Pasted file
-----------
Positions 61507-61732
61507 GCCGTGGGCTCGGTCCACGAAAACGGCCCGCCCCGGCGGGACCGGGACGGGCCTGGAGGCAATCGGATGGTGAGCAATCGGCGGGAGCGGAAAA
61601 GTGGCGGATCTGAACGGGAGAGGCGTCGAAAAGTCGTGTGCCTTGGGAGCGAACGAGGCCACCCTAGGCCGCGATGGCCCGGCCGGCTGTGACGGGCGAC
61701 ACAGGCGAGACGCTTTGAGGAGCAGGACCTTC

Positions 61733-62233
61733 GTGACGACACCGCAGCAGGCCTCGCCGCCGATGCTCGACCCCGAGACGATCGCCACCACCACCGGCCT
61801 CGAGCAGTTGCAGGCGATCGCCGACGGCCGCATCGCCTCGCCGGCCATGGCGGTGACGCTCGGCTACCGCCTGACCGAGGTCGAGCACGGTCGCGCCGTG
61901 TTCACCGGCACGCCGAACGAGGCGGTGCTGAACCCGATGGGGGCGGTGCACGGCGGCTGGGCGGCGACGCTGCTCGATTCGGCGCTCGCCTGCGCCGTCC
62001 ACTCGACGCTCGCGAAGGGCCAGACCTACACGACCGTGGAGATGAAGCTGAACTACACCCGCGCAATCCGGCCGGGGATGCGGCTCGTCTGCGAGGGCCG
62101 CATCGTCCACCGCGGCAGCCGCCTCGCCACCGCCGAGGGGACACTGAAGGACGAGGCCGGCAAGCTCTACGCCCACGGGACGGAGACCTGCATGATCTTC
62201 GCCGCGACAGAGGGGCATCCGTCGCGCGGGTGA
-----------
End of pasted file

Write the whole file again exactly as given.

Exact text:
Positions 61507-61732
61507 GCCGTGGGCTCGGTCCACGAAAACGGCCCGCCCCGGCGGGACCGGGACGGGCCTGGAGGCAATCGGATGGTGAGCAATCGGCGGGAGCGGAAAA
61601 GTGGCGGATCTGAACGGGAGAGGCGTCGAAAAGTCGTGTGCCTTGGGAGCGAACGAGGCCACCCTAGGCCGCGATGGCCCGGCCGGCTGTGACGGGCGAC
61701 ACAGGCGAGACGCTTTGAGGAGCAGGACCTTC

Positions 61733-62233
61733 GTGACGACACCGCAGCAGGCCTCGCCGCCGATGCTCGACCCCGAGACGATCGCCACCACCACCGGCCT
61801 CGAGCAGTTGCAGGCGATCGCCGACGGCCGCATCGCCTCGCCGGCCATGGCGGTGACGCTCGGCTACCGCCTGACCGAGGTCGAGCACGGTCGCGCCGTG
61901 TTCACCGGCACGCCGAACGAGGCGGTGCTGAACCCGATGGGGGCGGTGCACGGCGGCTGGGCGGCGACGCTGCTCGATTCGGCGCTCGCCTGCGCCGTCC
62001 ACTCGACGCTCGCGAAGGGCCAGACCTACACGACCGTGGAGATGAAGCTGAACTACACCCGCGCAATCCGGCCGGGGATGCGGCTCGTCTGCGAGGGCCG
62101 CATCGTCCACCGCGGCAGCCGCCTCGCCACCGCCGAGGGGACACTGAAGGACGAGGCCGGCAAGCTCTACGCCCACGGGACGGAGACCTGCATGATCTTC
62201 GCCGCGACAGAGGGGCATCCGTCGCGCGGGTGA